This is a singularity. While Sara might be fine in my books “dating” to one degree or another, I most certainly would not be “dating” anyone. I am far too comfortable being alone, and it would be discordant for me in particular to “date” anyone with as strong of feelings that I have about the annulment process and wanting to be dignified in this time period.

Ellie and I didn’t ask for this. But we accept it and meet the reality we have in front of us, regardless of the difficulties it presents.

“So… you guys have 13 children. You know this right?”

Haha. Yeah.

We have 13 children that need an enormous amount of support and love and are prepared to give that to them to the extent that we can and the extent that we are permitted to (we don’t have all of them all of the time).

“Ok. What happens if you guys don’t get an annulment or you don’t accept one or both of them? In other words, what happens if you can’t move forward at all in your relationship.”

That would be sad. And that would be what we do.

Ellie and I have had our lives robbed from us. We have both become quite accustomed to it. We have both had to learn how to function in less than ideal situations.

We are strangers in this world. We are promised nothing.

What will remain, however, no matter what is a deep love, connection and friendship—one that few will ever understand and nobody can take away.

“The greatest lessons you have learned in the last few years?”

There are many—some are harder to hear than others. But all are important.

In August of 2018 I went on a road trip around the Olympic Peninsula, passing right through Bremerton, though never stopping to say hello, even though I was invited. Ellie’s children were home, and I was then, and remain, extremely intentional in how much I see them and the contexts in which I see them. I didn’t stop. Ellie recommended a book by Viktor Frankl then, which many have, since, heard each of us quote. I read it on that trip, and have read or listened to it now well over 15 times.

“Everything can be taken from a man but one thing: the last of the human freedoms—to choose one’s attitude in any given set of circumstances, to choose one’s own way.”

Man’s Search for Meaning, Viktor Frankl

Here was a man who was in a concentration camp. He lost his wife. His family. His finances. All material possessions. His home. His power. His trajectory. Everything was gone. As he explains in the book, they wouldn’t even let you keep your hair or the differentiating facets of who you were vs. the other people in camp—so you were shaved from head to toe. You were nothing more than a number if you avoided the various “selections” and were “lucky” enough to “live”.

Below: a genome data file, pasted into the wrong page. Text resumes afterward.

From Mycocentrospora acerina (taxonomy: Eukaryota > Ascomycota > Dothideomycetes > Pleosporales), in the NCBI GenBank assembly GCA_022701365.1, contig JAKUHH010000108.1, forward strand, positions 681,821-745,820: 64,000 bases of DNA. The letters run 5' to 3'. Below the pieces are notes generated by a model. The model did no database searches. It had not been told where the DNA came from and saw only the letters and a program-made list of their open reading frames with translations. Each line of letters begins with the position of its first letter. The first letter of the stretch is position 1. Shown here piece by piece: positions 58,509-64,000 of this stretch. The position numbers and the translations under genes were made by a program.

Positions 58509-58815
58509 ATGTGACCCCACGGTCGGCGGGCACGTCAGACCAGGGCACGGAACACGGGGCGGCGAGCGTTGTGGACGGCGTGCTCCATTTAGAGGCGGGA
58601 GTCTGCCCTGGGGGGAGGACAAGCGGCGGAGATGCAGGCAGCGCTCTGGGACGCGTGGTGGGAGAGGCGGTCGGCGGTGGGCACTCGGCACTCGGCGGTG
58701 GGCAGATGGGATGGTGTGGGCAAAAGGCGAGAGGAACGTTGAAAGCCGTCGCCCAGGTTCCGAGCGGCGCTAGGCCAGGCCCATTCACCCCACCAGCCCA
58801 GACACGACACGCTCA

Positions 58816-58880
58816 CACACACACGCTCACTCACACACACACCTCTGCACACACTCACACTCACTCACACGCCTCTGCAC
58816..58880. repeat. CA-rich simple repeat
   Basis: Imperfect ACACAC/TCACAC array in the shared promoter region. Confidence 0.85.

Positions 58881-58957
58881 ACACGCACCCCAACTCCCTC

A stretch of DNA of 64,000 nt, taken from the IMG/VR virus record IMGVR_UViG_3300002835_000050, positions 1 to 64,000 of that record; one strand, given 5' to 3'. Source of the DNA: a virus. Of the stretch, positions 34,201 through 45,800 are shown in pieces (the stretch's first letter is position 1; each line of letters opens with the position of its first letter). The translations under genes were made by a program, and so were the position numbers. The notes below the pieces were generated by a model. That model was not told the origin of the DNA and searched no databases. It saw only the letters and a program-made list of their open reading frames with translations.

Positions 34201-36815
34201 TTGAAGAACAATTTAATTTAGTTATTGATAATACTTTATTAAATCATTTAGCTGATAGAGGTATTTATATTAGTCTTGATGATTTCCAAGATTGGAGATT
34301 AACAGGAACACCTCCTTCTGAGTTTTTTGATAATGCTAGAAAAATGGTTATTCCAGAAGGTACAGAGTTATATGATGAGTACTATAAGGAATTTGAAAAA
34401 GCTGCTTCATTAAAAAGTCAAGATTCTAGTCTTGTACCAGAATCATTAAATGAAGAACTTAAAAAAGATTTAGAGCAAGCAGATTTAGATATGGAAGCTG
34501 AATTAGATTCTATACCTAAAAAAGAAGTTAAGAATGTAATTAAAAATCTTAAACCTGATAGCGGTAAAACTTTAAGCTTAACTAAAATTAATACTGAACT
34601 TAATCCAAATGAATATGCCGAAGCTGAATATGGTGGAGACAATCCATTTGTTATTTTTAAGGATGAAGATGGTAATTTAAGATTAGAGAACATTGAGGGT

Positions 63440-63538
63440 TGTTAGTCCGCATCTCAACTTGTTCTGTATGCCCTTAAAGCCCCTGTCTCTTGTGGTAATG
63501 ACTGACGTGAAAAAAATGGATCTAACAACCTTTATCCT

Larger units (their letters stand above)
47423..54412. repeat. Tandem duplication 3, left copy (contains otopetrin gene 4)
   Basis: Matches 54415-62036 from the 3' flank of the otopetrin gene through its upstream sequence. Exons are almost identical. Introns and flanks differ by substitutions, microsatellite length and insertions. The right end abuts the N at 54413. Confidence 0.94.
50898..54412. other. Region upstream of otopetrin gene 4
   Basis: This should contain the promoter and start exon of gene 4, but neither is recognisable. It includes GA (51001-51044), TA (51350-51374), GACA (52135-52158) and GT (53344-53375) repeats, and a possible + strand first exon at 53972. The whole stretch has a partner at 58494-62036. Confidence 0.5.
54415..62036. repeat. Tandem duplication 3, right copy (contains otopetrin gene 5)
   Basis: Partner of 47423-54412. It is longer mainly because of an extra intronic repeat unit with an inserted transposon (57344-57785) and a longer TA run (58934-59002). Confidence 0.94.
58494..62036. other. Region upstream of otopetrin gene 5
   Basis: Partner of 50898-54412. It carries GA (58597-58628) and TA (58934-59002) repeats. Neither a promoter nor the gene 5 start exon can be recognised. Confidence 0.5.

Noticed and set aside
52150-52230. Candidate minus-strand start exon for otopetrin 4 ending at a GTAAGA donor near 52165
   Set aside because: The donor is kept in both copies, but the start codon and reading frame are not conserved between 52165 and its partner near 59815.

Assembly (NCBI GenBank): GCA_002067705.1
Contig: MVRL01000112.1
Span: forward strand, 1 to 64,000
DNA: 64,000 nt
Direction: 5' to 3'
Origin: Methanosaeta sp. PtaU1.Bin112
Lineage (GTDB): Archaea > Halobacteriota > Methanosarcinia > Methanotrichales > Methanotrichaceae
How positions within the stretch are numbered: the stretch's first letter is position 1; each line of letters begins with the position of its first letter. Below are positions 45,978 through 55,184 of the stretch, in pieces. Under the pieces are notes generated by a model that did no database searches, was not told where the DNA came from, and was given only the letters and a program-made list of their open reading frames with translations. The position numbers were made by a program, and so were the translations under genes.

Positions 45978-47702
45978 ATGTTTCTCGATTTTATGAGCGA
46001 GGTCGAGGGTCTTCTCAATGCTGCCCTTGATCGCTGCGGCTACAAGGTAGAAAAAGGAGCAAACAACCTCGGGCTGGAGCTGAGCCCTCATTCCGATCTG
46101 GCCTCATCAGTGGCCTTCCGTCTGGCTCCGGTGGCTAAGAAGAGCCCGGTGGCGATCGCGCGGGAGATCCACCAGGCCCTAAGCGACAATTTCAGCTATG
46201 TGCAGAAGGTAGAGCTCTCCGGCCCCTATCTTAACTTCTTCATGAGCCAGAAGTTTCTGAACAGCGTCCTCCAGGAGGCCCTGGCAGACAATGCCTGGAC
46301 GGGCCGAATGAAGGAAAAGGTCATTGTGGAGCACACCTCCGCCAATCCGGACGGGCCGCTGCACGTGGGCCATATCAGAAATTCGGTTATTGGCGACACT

Yet they couldn’t take away his ability to respond to the situations around him. This struck a chord with me immediately, and it became easy for me to sort of “baptize” Frankl and combine it with my Christian Faith.

In the last many years I have lost everything. I have lost my marriage. My children. My family. My finances (I make six figures, yet give all but less-than-minimum-wage to Sara and the children and the government). I’ve lost my home and my ability to live on my own. In my 40th year on earth, I live in my proverbial “parent’s basement”. I have pennies to my name. I don’t even own a car. I have nothing.

Yet, I am happier now than I have been at any point in the last 20 years. There are parts of my life that Sara can not take from me regardless of the power that she has wielded for far too long. She can not take away the dignity that I have before God. She can not take away the meaning that I have in my life and the valuable lessons I have learned in finding true and meaningful happiness in the midst of deep pain and chaos and loss.

And yes… she can’t take away the fact that, no matter what, I have experienced a kind of love that I fear she will never have, let alone appreciate.

I have lost everything, and yet I have meaning and happiness. And I have loved a woman unconditionally. My life is complete.

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NB: While this post can be read alone, it is intended to be read in conjunction with Ellie’s three part piece titled The Last of Human Freedoms, which I will link to below:

Part I

Part II

Part III (in this part she discusses our relationship)

Justin writes from his parent’s basement and hates cutesy blurbs at the bottom of posts such as this. You can contact him using the contact form. He might write back. He might not. That’s kinda how he is.

On Aging

I chuckled a bit to myself this evening when taking a break and partook in my love/hate relationship with Facebook, noticing the ads and “group” posts: Men’s Health is dominant (in all of “health’s” facets…); Dad Jokes (group); multiple career related groups; and on and on.

I’m not a kid anymore, am I?

I seek out dad jokes on Facebook and have basically perfected the art of telling them (something my kids mock, making me relish in it all the more, truth be told…).

I have ED medicine, from Roman to Hims, shoved down my throat constantly (any visual images just projected were entirely unintended, as was my projectile pun…).

I spend most of my time reviewing the group posts of strangers discussing air conditioners and electrical panels.

What I emit are ramblings that seem inspired by Clint Eastwood in Gran Torino. Get off my lawn!

Yay me?

How does this happen? When? It seems like yesterday my Facebook feed and “ad experience” was rife with rock bands, guitars, skateboards, and the like. And one day… it was dad jokes and prostrate cancer warnings!

The truth is that I feel it too.

It isn’t simply Facebook reminding me that I am as close to 60 now as I am to 20; my body says the same thing. My upper neck hurts constantly. I’ve had lower back, pelvis, herniated disc and sciatic issues for years now and I don’t even remember what it is like to not be in pain and experiencing dysfunction. My knees, fingers and joints ache. I can’t throw a baseball hard more than a couple times without elbow pain, yet I used to excel in all sports. I even skateboarded and biked—I’ve fallen down flights of stairs and other heights, yet I’ve never broken a bone. And yet the prospect of jumping off my tailgate onto the ground below is met with mental projections of pain or injury. My mind does indeed feel like I’m 15-20, and yet my body is losing its ability to respond to what is in my head.